Daesh militants capture police colonel, 8 other officers in Mosul
Daesh militants capture police colonel, 8 other officers in Mosul
The official, who declined to be identified, said the incident took place as government forces closed in on Daesh fighters in the Old City and other districts, in an offensive intended to crush the hard-line group in what was once the de facto capital of their self-proclaimed Islamic caliphate.
A media officer for the Interior Ministry’s Rapid Response units, Lt. Col. Abdel Amir Al-Mohammedawi, denied that any police officers had been captured when asked for comment.
But the Interior Ministry official told Reuters the nine men were seized in the early hours of Monday in the Bab Jadid district.
Federal police sources later said the officers had been killed and Iraqi forces were trying to recover the bodies.
Daesh has a record of torturing and mutilating captives — civilian and military — so the incident will weigh heavily of the minds of the government troops in the street-by-street fighting for western Mosul, now in its second month.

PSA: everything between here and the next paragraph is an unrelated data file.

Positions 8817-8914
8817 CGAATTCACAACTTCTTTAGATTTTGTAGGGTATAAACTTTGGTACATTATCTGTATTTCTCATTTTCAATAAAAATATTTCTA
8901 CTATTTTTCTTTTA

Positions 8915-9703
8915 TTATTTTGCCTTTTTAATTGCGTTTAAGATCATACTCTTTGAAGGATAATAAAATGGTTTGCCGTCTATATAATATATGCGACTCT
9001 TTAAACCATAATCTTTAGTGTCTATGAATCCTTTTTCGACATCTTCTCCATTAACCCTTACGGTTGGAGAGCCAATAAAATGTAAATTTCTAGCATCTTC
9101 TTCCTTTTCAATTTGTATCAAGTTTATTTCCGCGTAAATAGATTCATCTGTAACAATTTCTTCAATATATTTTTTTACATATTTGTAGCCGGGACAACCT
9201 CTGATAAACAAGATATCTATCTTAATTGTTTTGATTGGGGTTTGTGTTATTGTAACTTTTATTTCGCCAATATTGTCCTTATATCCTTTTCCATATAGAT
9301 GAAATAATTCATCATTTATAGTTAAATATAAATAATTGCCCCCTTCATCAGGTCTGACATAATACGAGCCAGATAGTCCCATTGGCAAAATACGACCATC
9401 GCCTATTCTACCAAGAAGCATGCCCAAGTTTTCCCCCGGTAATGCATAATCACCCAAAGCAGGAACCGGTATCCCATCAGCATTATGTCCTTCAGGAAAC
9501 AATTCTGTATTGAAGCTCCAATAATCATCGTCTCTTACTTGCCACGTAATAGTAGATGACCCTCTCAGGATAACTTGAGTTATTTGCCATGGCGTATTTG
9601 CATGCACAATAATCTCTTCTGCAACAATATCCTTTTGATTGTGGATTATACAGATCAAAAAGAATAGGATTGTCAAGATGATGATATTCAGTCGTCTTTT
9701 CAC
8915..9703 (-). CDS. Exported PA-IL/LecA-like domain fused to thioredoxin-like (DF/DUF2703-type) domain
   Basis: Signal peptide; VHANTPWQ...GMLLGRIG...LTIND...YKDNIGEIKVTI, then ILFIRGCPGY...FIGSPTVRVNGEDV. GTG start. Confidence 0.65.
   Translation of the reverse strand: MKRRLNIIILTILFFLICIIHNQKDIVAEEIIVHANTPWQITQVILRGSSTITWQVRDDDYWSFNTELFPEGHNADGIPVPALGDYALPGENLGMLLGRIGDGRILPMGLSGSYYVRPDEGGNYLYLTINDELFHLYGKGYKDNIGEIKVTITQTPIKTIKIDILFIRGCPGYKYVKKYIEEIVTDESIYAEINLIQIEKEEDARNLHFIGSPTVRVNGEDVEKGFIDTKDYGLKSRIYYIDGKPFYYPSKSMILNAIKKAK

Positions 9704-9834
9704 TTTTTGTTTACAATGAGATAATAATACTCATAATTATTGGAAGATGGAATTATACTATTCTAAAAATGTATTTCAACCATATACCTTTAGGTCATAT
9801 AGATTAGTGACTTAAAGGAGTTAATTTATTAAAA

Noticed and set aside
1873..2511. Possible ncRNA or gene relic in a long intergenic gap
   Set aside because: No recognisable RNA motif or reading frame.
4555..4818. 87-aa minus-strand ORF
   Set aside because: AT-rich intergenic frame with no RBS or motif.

Car bomb kills 23
In the capital, Baghdad, a car bomb killed at least 23 people and wounded more than 45 in a mainly Shiite southern district, police and medical sources said.
The blast occurred on a busy commercial street in the Amil neighborhood, the sources said. There was no claim of responsibility, but Daesh has carried out similar attacks in Baghdad and other cities as their hold on Mosul weakens.
Federal Police and Rapid Response units backed by helicopter gunships pressed their cautious advance on the Al-Nuri Mosque in western Mosul’s Old City on Monday.
The battle for Iraq’s second city is expected to last several more weeks. The offensive was launched in October with support from US artillery, air strikes and advisers, and the eastern side of the city on the Tigris river was secured in December.
The campaign for the western side is harder. The area is more densely populated, the streets are narrower and the houses closely packed together.